As of 2005,[10] eleven subspecies are recognised.


The range of the Siberian weasels includes northern Myanmar, Laos, North Korea, Pakistan, Nepal, India, (Himalayas), Bhutan, Russia (from the Kirov Province, Tataria, and the western Urals through Siberia and the Russian Far East), Taiwan and northern Thailand. They have been introduced to Honshu, Shikoku, Kamishima and Jebu.[1]

Relationships with humans

Kolinsky fur choker 1900-1910
Kolinski fur choker

In Chinese folklore, the Siberian weasel is viewed as a wandering spirit (shen) that can steal and replace people's souls.[18]

Although Siberian weasels are overall useful for limiting rodent populations, they are nonetheless damaging to poultry and muskrat farms.[19] They frequently enter the roosts of domesticated fowl and pigeons, sometimes killing more than they can eat.[8]

Siberian weasels are valuable furbearers, being significantly harvested in Siberia and the Far East. Their fur is used both in its natural state and for imitating the fur of more valuable species.[19] A couple of alternative names for the fur were Tartar sable and fire marten.[20] Siberian weasel fur is also used to make the so-called kolinsky sable-hair brush. In China, their orange fur is largely used to create ink brush for calligraphers. The name of the brush is thus 狼毫筆, lit. 'wolf hairs brush', as a reduction from 黃鼠狼 + 毫 + 筆, lit. "yellow rat wolf" "hairs" "brush". Their hairs are appreciated because they are harder than goat hair (羊毫). They are hunted by shooting with dogs or through the use of box traps.[19] They are extremely aggressive when caught in traps, emitting piercing shrieks and letting loose a pungent secretion which reportedly takes a month to wash away.[8]



  1. ^ a b c Abramov, A. V.; Duckworth, J. W.; Choudhury, A.; Chutipong, W.; Timmins, R.J.; Ghimirey, Y.; Chan, B. & Dinets, V. (2016). "Mustela sibirica". The IUCN Red List of Threatened Species. IUCN. 2016: e.T41659A45214744. doi:10.2305/IUCN.UK.2016-1.RLTS.T41659A45214744.en. Retrieved 30 October 2018.
  2. ^ a b Heptner & Sludskii 2002, pp. 1052–1054
  3. ^ Heptner & Sludskii 2002, p. 1057
  4. ^ a b Heptner & Sludskii 2002, p. 1054
  5. ^ a b Heptner & Sludskii 2002, p. 1076
  6. ^ Heptner & Sludskii 2002, p. 1074
  7. ^ Heptner & Sludskii 2002, pp. 1071–1073
  8. ^ a b c Pocock 1941, p. 364
  9. ^ Allen 1938, p. 373
  10. ^ Wozencraft, W.C. (2005). "Order Carnivora". In Wilson, D.E.; Reeder, D.M. Mammal Species of the World: A Taxonomic and Geographic Reference (3rd ed.). Johns Hopkins University Press. ISBN 978-0-8018-8221-0. OCLC 62265494.
  11. ^ a b Heptner & Sludskii 2002, pp. 1066–1067
  12. ^ Pocock 1941, p. 372
  13. ^ Allen 1938, p. 374
  14. ^ Allen 1938, p. 371
  15. ^ Pocock 1941, pp. 374–375
  16. ^ Pocock 1941, p. 367
  17. ^ Pocock 1941, p. 363
  18. ^ "Wild animals of Beijing". Retrieved 2017-08-01.
  19. ^ a b c Heptner & Sludskii 2002, p. 1078
  20. ^ Laut, Agnes C. (2004) [1921]. The Fur Trade of America. Kessinger Publishing, 2004. p. 102. ISBN 9780766196162.


Asiatic linsang

The Asiatic linsang (Prionodon) is a genus comprising two species native to Southeast Asia: the banded linsang (Prionodon linsang) and the spotted linsang (Prionodon pardicolor). Prionodon is considered a sister taxon of the Felidae.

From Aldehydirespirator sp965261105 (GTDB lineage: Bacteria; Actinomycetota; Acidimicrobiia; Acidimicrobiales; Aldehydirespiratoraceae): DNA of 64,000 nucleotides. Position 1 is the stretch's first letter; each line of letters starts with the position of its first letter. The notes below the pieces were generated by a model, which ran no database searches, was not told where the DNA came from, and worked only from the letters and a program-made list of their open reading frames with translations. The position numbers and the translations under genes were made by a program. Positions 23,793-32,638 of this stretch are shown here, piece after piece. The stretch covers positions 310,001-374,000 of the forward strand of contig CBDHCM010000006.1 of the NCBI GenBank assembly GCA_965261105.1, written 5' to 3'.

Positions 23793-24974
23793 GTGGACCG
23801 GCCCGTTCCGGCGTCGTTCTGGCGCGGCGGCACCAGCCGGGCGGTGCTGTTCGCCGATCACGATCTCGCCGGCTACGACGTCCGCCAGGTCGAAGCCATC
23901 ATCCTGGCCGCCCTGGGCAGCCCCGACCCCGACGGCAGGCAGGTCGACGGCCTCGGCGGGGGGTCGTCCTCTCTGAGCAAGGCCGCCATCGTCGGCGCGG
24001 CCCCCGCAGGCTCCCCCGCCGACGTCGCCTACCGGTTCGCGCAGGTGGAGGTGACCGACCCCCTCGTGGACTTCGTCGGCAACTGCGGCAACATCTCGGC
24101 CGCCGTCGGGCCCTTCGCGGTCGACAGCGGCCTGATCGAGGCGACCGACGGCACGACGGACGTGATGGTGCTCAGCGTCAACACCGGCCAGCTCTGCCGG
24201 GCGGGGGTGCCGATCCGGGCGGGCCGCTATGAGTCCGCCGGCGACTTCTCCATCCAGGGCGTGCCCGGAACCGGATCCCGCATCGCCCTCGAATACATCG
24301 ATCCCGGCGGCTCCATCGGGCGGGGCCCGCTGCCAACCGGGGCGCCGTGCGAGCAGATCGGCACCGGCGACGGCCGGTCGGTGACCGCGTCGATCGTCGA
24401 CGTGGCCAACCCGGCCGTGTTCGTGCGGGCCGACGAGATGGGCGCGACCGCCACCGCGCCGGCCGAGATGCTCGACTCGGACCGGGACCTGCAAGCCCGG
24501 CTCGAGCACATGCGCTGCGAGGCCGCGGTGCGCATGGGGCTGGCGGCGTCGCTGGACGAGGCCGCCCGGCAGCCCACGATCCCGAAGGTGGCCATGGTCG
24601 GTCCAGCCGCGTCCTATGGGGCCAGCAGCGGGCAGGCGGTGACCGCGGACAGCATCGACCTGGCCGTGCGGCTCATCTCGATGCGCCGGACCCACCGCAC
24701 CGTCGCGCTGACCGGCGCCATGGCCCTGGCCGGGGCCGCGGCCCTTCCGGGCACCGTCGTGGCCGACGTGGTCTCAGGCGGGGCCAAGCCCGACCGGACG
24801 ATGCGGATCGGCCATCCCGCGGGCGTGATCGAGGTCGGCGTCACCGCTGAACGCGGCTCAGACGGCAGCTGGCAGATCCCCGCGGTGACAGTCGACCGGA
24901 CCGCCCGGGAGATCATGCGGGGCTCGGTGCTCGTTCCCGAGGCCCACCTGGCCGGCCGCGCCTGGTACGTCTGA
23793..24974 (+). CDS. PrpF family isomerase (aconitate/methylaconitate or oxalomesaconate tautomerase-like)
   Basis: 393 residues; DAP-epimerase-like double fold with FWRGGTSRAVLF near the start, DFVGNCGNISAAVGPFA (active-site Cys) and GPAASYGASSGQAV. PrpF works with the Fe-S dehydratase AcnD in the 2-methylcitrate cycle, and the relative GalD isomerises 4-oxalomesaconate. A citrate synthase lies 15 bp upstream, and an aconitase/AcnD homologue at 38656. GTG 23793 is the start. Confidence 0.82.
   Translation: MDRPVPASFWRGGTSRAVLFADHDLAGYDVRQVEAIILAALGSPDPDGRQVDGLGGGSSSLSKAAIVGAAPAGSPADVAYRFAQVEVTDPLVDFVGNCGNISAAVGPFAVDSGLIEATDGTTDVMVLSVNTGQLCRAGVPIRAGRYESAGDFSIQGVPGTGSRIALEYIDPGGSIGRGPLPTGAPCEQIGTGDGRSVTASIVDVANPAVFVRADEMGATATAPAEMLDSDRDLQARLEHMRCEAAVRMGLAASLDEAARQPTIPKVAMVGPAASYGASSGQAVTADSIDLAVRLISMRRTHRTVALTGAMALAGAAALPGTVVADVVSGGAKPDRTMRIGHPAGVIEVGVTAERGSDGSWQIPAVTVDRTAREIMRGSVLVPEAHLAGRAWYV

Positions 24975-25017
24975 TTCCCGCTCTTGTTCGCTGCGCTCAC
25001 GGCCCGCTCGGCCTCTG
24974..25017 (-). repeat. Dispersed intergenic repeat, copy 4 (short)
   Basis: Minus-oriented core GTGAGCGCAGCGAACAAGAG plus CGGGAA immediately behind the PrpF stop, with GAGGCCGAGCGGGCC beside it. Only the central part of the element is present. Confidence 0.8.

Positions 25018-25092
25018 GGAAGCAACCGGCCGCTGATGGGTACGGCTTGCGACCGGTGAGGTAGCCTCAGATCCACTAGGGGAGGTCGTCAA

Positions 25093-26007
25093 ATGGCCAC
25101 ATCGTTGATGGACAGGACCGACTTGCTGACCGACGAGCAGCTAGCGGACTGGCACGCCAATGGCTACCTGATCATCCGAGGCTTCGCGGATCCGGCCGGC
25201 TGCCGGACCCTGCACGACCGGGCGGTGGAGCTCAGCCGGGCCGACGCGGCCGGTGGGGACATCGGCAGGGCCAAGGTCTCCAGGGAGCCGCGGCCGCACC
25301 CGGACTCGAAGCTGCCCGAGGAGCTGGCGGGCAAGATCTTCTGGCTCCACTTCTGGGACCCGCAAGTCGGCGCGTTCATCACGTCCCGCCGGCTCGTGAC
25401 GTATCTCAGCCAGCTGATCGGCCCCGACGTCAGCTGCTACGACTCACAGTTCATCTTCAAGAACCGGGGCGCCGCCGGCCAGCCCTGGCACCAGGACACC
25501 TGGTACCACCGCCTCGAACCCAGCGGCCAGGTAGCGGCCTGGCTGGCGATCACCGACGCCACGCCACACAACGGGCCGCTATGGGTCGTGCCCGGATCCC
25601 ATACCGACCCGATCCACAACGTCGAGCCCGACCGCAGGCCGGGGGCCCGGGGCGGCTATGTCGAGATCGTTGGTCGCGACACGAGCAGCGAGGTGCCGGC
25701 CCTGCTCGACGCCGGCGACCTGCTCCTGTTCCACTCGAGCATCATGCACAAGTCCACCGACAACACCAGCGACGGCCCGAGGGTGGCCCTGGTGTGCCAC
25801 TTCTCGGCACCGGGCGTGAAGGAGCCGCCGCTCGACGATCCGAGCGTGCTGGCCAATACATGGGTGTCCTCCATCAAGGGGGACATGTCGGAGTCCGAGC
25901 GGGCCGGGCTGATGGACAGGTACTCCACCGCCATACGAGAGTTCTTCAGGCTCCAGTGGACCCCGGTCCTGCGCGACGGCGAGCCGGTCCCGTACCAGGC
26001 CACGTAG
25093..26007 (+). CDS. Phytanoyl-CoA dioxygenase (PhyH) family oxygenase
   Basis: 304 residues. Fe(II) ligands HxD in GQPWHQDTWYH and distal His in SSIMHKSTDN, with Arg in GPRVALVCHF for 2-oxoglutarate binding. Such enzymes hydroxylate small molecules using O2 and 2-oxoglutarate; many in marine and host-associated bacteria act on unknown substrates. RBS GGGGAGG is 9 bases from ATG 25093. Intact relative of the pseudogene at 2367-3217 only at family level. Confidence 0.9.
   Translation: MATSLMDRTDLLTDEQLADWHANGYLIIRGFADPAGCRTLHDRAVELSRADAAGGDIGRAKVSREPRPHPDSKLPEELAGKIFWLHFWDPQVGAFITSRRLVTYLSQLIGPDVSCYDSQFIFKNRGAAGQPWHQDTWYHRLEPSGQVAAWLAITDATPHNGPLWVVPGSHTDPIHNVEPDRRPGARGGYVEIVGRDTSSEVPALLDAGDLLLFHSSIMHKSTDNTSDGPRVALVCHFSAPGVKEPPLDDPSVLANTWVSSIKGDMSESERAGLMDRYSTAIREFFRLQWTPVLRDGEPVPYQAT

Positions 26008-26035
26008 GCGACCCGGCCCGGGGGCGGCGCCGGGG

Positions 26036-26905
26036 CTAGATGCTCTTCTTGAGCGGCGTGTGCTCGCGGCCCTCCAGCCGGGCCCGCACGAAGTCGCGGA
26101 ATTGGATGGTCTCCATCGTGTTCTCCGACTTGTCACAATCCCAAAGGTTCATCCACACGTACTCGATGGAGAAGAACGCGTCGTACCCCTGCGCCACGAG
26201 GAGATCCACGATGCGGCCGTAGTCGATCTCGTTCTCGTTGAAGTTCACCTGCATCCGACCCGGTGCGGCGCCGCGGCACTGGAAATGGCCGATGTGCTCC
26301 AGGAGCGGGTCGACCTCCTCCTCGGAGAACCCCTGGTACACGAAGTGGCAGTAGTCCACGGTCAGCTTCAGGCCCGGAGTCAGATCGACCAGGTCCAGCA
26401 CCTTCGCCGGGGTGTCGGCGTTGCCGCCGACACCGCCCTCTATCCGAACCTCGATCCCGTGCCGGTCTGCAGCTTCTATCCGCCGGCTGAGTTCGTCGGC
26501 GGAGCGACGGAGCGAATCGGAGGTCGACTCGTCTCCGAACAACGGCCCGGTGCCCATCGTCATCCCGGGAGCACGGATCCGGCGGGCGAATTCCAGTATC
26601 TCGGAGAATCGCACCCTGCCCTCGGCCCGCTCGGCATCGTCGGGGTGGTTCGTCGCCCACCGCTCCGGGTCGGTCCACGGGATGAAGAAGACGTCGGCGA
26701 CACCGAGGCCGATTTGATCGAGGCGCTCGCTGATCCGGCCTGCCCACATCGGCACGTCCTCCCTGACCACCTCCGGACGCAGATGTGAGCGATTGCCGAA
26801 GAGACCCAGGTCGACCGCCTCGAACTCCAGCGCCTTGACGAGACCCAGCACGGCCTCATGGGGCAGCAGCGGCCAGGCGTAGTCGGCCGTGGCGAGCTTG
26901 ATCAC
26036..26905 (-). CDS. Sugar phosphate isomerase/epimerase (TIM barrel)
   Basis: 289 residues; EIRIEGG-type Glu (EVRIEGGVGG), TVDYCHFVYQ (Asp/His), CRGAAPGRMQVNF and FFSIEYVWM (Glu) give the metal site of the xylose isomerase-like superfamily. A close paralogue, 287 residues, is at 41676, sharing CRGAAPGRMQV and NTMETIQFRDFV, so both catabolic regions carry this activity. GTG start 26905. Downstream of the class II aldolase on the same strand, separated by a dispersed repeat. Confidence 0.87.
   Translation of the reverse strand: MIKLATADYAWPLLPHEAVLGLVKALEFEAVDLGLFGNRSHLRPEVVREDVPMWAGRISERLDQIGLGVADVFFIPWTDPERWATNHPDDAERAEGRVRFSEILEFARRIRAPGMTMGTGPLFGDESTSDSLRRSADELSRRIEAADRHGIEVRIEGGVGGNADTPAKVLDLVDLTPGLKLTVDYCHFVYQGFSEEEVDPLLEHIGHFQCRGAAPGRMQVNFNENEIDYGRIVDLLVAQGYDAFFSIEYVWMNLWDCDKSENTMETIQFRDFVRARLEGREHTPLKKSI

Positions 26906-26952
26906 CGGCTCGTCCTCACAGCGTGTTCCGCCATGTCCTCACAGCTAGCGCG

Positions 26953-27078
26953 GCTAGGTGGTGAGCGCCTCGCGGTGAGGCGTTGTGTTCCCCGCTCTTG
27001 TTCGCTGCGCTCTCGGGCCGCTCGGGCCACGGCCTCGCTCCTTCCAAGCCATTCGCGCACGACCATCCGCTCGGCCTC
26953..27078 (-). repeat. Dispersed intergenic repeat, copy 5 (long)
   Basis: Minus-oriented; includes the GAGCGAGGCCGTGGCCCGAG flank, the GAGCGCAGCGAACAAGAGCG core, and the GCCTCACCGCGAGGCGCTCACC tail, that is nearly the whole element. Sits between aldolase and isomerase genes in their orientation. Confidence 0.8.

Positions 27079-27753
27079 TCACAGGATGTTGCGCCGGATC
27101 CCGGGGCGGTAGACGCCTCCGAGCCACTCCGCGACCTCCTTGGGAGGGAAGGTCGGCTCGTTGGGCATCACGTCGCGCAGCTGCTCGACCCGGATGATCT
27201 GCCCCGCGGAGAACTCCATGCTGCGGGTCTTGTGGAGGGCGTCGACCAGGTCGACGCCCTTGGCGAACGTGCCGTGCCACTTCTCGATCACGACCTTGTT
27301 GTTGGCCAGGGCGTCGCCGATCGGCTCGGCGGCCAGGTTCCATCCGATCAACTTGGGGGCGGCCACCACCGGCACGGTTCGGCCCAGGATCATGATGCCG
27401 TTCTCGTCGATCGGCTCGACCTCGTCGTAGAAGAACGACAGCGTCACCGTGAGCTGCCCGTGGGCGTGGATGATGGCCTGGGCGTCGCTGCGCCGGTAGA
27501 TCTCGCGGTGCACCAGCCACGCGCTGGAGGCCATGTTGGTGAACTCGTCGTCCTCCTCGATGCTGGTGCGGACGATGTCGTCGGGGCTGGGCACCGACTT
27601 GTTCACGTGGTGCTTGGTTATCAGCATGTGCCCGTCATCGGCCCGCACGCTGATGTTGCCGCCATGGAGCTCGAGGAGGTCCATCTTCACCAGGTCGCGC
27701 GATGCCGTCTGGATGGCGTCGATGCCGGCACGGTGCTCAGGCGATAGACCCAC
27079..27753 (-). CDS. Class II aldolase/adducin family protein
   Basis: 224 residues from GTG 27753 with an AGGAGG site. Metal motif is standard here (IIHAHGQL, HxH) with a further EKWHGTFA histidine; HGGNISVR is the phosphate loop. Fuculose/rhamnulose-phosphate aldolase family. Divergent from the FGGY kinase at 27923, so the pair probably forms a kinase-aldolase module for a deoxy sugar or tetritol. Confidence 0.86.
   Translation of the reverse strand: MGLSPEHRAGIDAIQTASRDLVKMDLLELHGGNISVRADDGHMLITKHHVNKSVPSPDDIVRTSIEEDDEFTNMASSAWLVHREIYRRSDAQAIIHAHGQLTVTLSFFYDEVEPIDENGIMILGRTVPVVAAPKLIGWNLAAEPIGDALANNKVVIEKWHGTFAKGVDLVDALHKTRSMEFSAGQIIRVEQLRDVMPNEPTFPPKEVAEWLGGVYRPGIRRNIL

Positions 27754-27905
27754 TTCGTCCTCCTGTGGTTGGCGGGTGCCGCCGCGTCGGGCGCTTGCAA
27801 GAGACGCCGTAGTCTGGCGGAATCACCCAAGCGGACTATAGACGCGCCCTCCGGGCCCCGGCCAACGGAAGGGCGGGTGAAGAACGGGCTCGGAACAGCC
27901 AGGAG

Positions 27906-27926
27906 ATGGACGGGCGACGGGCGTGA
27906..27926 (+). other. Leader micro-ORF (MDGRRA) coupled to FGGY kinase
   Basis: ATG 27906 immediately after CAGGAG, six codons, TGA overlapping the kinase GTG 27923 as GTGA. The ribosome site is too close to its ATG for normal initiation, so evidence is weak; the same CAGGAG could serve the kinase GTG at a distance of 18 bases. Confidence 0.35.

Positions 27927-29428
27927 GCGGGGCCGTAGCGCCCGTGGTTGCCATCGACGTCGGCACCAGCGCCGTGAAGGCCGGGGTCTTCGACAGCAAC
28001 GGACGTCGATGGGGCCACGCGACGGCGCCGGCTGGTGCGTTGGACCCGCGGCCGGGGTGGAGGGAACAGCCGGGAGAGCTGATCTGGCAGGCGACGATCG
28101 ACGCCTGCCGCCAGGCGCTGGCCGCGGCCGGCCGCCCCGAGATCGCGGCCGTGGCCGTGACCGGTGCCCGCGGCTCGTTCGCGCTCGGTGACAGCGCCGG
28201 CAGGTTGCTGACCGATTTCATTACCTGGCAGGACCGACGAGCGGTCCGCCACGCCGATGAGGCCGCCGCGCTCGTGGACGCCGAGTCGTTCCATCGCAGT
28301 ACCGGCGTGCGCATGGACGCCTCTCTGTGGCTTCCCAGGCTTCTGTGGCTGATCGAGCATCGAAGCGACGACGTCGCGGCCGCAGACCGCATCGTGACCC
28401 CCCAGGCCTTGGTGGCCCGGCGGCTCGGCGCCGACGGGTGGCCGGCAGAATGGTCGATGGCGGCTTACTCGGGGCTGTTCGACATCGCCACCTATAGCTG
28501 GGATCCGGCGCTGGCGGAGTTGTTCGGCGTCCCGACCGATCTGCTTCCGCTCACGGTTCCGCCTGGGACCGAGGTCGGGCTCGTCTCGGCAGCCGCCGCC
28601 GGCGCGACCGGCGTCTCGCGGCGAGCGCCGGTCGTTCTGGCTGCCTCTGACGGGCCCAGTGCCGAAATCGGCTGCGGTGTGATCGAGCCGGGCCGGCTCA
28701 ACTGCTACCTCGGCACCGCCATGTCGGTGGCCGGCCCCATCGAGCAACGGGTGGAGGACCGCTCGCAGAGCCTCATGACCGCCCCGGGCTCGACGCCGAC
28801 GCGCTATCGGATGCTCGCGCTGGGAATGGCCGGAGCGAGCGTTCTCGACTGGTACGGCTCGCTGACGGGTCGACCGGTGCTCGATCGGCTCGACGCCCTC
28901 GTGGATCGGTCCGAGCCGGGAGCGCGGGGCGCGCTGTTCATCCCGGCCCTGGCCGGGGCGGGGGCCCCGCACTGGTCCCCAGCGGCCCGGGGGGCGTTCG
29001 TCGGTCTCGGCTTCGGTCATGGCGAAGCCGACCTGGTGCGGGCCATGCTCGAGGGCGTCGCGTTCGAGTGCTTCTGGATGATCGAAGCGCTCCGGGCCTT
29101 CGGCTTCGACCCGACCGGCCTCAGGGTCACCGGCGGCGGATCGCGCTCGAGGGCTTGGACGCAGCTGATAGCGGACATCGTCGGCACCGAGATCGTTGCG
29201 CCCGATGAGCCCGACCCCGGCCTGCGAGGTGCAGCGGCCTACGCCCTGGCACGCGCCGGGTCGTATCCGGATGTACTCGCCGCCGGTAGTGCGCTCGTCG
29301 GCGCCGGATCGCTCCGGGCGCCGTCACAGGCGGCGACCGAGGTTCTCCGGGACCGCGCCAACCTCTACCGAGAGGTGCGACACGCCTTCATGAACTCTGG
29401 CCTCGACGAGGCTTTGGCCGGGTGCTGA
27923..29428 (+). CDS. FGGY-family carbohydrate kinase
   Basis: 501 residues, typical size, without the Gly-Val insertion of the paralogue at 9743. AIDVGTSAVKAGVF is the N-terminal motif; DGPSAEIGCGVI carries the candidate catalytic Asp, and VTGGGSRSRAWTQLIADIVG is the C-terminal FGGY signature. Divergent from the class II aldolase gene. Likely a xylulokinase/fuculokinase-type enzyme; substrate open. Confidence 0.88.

Egyptian weasel

The Egyptian weasel (Mustela subpalmata) is a species of weasel that lives in northern Egypt. It is rated "Least Concern" by the IUCN Red List.

European mink

The European mink (Mustela lutreola), also known as the Russian mink and Eurasian mink, is a semiaquatic species of mustelid native to Europe.

It is similar in colour to the American mink, but is slightly smaller and has a less specialized skull. Despite having a similar name, build and behaviour, the European mink is not closely related to the American mink, being much closer to the European polecat and Siberian weasel (kolonok). The European mink occurs primarily by forest streams unlikely to freeze in winter. It primarily feeds on voles, frogs, fish, crustaceans and insects.The European mink is listed by the IUCN as Critically Endangered due to an ongoing reduction in numbers, having been calculated as declining more than 50% over the past three generations and expected to decline at a rate exceeding 80% over the next three generations. European mink numbers began to shrink during the 19th century, with the species rapidly becoming extinct in some parts of Central Europe. During the 20th century, mink numbers declined all throughout their range, the reasons for which having been hypothesised to be due to a combination of factors, including climate change, competition with (as well as diseases spread by) the introduced American mink, habitat destruction, declines in crayfish numbers and hybridisation with the European polecat. In Central Europe and Finland, the decline preceded the introduction of the American mink, having likely been due to the destruction of river ecosystems, while in Estonia, the decline seems to coincide with the spread of the American mink.


Ferret-badgers are the five species of the genus Melogale, which is the only genus of the monotypic mustelid subfamily Helictidinae.

Bornean ferret-badger (Melogale everetti)